Funding cuts hit Norfolk children
Voluntary groups and organisations caring for some of Norfolk’s most vulnerable young people have lost their funding as social services cuts £1m from children’s services.
In December the EDP revealed 28 groups, who received £2.4m a year between them, had been told they must re-tender for a share of £1.4m.
County councillors have agreed to cut the amount they spend on voluntary sector support because a freeze in both government grants and council tax is expected next year.
Last night it emerged many groups have now been told their bids have been unsuccessful, while letters marked strictly confidential say the council has decided to channel its funding to a small number of “main charities”.
GFS Platform Great Yarmouth works with young mothers and mums-to-be around the town, with a nursery providing places for 38 children.
Its funding from children’s services will not be renewed after April. Strategy and development manager Sally Rozier said: “The funding cut will affect 11 children whose parents could not otherwise afford childcare and who will lose their full-time day care places at the end of April.
“The cutbacks could also result in the loss of one member of staff which will have a knock-on effect on the number of children the nursery can offer places to.”
Yarmouth-based Gyros – which supports the families of migrant workers – has been told it will lose its entire funding of £35,000.
Manager Des McKeating said: “We will no longer provide activities for children who are new to the UK.
“The funding has allowed us to do preventative work with families and children – preventative in terms of preventing homelessness, missed schooling, poverty and ensuring that families access all services that they need and that they can integrate into the community. Much of this work focussing on children and families will be lost.”
Yarmouth and District Homestart has also been told its entire funding was being withdrawn.
King’s Lynn-based West Norfolk Dyspraxia Group, which provides a children’s club for up to 70 young people with co-ordination problems, will be losing the £35,000 it receives from the county council.
“It’s very sad for everybody, we’re very disappointed with the decision,” said project administrator Sheila Clarke.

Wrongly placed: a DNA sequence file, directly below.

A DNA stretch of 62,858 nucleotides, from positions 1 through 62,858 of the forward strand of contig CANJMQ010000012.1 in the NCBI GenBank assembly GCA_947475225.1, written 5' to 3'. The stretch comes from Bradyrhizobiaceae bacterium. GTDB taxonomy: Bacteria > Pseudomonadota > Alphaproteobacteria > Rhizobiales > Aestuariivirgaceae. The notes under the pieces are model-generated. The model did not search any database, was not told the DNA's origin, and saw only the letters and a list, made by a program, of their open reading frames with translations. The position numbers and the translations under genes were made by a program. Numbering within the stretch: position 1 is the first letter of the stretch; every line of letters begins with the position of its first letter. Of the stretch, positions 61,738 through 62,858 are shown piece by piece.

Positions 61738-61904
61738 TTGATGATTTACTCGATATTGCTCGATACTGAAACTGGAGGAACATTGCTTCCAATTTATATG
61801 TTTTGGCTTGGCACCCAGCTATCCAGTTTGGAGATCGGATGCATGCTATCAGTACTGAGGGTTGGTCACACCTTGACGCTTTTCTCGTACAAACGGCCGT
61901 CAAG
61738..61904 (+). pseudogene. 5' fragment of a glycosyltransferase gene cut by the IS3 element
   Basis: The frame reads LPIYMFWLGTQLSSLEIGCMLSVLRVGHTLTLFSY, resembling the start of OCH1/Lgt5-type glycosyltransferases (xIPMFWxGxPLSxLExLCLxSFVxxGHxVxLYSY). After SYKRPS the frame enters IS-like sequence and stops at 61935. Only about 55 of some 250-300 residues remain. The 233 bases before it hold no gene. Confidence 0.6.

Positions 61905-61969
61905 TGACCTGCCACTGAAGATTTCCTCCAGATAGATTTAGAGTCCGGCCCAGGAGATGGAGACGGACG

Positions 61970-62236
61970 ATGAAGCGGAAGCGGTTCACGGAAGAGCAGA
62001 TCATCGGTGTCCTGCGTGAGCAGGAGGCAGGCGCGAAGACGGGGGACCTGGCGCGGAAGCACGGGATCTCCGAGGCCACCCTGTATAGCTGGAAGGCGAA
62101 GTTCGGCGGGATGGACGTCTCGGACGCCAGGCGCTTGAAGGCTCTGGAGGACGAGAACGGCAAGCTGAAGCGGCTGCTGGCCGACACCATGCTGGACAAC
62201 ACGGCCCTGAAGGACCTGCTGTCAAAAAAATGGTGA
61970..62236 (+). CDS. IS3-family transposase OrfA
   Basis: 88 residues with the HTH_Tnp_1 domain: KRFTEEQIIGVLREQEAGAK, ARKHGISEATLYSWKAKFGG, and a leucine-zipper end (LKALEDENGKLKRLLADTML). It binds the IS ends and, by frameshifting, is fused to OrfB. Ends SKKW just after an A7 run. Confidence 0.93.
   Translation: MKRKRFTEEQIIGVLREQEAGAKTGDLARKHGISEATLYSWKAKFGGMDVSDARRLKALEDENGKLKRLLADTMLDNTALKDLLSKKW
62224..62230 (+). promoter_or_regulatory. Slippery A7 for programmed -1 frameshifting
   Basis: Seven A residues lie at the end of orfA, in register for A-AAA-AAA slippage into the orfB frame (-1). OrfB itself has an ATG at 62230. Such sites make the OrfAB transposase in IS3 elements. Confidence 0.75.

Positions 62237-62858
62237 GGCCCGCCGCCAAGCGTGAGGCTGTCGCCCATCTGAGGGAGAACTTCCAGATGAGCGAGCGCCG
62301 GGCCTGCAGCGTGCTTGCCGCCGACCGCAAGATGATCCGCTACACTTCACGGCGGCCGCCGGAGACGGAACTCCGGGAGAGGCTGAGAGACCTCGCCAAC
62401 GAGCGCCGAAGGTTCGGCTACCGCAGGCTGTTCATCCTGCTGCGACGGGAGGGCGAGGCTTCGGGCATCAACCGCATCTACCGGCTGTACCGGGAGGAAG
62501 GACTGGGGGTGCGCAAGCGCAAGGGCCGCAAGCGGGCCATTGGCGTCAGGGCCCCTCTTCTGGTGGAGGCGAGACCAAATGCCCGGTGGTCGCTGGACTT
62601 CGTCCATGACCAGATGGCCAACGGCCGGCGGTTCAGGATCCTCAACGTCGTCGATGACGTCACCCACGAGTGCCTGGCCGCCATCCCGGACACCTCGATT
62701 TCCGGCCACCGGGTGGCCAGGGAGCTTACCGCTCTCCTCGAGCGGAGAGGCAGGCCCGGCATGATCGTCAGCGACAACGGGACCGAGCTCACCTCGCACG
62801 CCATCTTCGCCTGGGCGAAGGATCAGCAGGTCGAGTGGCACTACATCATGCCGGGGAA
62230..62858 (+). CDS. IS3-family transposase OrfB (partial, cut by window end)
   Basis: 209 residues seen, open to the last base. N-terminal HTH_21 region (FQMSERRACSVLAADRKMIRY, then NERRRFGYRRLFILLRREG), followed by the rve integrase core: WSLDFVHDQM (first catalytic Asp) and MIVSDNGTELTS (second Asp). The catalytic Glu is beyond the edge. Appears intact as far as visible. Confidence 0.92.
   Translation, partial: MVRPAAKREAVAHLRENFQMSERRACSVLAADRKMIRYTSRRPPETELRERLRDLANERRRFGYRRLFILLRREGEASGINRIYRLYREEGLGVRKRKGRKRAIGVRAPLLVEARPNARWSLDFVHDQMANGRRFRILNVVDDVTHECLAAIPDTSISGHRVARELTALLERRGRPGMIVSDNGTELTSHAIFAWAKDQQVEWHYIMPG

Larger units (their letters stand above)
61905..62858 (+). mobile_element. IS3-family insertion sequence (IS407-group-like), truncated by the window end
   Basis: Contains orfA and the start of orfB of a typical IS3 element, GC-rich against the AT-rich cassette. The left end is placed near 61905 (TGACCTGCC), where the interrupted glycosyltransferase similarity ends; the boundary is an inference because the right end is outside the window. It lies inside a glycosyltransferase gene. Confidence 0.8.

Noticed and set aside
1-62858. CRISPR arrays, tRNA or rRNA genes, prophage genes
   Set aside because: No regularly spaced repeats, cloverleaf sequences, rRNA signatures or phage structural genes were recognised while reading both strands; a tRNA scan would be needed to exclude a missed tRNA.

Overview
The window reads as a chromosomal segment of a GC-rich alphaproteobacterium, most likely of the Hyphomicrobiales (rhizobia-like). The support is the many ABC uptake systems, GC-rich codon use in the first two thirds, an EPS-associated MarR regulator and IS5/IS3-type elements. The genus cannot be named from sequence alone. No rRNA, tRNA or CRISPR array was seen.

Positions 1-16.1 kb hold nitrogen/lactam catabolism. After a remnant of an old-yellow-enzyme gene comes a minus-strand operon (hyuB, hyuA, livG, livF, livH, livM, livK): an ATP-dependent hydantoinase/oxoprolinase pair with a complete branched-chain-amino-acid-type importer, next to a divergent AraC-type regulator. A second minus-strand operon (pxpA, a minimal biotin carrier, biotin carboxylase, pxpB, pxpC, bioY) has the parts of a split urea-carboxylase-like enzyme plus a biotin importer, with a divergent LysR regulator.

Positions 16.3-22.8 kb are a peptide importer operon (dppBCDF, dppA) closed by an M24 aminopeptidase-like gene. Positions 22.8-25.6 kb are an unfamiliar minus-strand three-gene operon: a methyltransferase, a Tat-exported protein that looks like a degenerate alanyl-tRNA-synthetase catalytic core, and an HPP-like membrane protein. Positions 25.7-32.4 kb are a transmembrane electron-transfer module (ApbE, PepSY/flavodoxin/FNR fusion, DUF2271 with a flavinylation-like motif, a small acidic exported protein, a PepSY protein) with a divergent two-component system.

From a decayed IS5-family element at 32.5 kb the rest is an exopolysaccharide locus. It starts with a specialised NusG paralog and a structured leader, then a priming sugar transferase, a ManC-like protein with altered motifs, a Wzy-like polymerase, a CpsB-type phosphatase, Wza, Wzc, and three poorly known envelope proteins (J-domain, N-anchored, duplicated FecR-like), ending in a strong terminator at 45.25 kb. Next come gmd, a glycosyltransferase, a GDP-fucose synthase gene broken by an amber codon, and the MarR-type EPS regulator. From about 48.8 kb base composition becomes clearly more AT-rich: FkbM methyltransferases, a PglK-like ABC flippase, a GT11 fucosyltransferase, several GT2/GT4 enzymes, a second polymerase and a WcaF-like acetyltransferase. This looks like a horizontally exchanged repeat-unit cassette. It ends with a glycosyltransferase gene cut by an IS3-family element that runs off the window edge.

Asperger East Anglia, which is also believed to be among those whose funding was at risk, said it would not comment until after it had had “a debrief” from social services.
Ali Hall, central services manager at Norwich-based Leeway, which provides help and support for women and children affected by domestic abuse, said they had been successful in the re-tendering process.
Norfolk County Council said it could not provide details of which groups’ funding would be cut because of “commercial sensitivities”.
Shelagh Hutson, cabinet member for children’s services, said: “We currently buy in £14m of services from the voluntary sector and need to reduce this to £13m due to the tight budget we face in 2010/11, brought about by the dire national financial climate and the increased costs of protecting the county’s most vulnerable children.
“We invited the organisations that delivered 69 of these voluntary sector contracts, currently worth £2.4m, to tender for new contracts totalling £1.4m as part of an open tender process.”
The county’s children and young people’s trust board has now decided which groups’ funding will be continued and has written to the organisations involved to let them know.
“Some organisations will not have been successful and some will have seen their funding levels reduced,” said Mrs Hutson. “We recognise that this will be a difficult time for these organisations, who like the private and public sector, will have to look at more efficient ways of working in these tough economic times.
“However, we need to ensure we are getting the best value for money for Norfolk’s taxpayers and the best outcomes for Norfolk’s children and young people.”